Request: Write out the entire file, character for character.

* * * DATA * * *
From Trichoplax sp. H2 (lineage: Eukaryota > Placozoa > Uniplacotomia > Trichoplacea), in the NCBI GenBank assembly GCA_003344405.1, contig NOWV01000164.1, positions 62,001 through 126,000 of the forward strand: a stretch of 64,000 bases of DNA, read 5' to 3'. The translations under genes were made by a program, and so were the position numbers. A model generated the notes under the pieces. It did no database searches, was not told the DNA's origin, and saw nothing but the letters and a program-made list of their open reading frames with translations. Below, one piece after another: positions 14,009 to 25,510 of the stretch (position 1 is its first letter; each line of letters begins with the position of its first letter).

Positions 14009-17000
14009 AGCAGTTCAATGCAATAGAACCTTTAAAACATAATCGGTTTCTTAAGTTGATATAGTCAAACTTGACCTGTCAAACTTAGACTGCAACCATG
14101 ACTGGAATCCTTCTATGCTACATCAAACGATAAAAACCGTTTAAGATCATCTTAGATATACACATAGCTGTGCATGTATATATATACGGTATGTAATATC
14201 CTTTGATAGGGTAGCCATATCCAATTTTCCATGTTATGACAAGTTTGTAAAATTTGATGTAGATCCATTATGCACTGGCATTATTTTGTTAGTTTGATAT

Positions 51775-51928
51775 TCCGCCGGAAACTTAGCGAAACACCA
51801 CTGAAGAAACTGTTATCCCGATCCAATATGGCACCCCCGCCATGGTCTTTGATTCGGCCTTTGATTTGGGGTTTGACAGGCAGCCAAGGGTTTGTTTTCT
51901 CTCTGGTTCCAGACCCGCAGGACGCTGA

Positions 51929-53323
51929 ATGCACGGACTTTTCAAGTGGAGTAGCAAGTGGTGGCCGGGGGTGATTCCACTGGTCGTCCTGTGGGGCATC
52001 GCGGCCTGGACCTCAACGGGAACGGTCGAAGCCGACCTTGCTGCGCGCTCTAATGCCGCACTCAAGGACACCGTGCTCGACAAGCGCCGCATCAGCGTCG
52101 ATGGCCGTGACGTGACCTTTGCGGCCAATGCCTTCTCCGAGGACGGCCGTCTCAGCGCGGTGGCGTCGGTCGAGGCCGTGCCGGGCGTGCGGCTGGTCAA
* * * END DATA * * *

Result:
From Trichoplax sp. H2 (lineage: Eukaryota > Placozoa > Uniplacotomia > Trichoplacea), in the NCBI GenBank assembly GCA_003344405.1, contig NOWV01000164.1, positions 62,001 through 126,000 of the forward strand: a stretch of 64,000 bases of DNA, read 5' to 3'. The translations under genes were made by a program, and so were the position numbers. A model generated the notes under the pieces. It did no database searches, was not told the DNA's origin, and saw nothing but the letters and a program-made list of their open reading frames with translations. Below, one piece after another: positions 14,009 to 25,510 of the stretch (position 1 is its first letter; each line of letters begins with the position of its first letter).

Positions 14009-17000
14009 AGCAGTTCAATGCAATAGAACCTTTAAAACATAATCGGTTTCTTAAGTTGATATAGTCAAACTTGACCTGTCAAACTTAGACTGCAACCATG
14101 ACTGGAATCCTTCTATGCTACATCAAACGATAAAAACCGTTTAAGATCATCTTAGATATACACATAGCTGTGCATGTATATATATACGGTATGTAATATC
14201 CTTTGATAGGGTAGCCATATCCAATTTTCCATGTTATGACAAGTTTGTAAAATTTGATGTAGATCCATTATGCACTGGCATTATTTTGTTAGTTTGATAT

Positions 51775-51928
51775 TCCGCCGGAAACTTAGCGAAACACCA
51801 CTGAAGAAACTGTTATCCCGATCCAATATGGCACCCCCGCCATGGTCTTTGATTCGGCCTTTGATTTGGGGTTTGACAGGCAGCCAAGGGTTTGTTTTCT
51901 CTCTGGTTCCAGACCCGCAGGACGCTGA

Positions 51929-53323
51929 ATGCACGGACTTTTCAAGTGGAGTAGCAAGTGGTGGCCGGGGGTGATTCCACTGGTCGTCCTGTGGGGCATC
52001 GCGGCCTGGACCTCAACGGGAACGGTCGAAGCCGACCTTGCTGCGCGCTCTAATGCCGCACTCAAGGACACCGTGCTCGACAAGCGCCGCATCAGCGTCG
52101 ATGGCCGTGACGTGACCTTTGCGGCCAATGCCTTCTCCGAGGACGGCCGTCTCAGCGCGGTGGCGTCGGTCGAGGCCGTGCCGGGCGTGCGGCTGGTCAA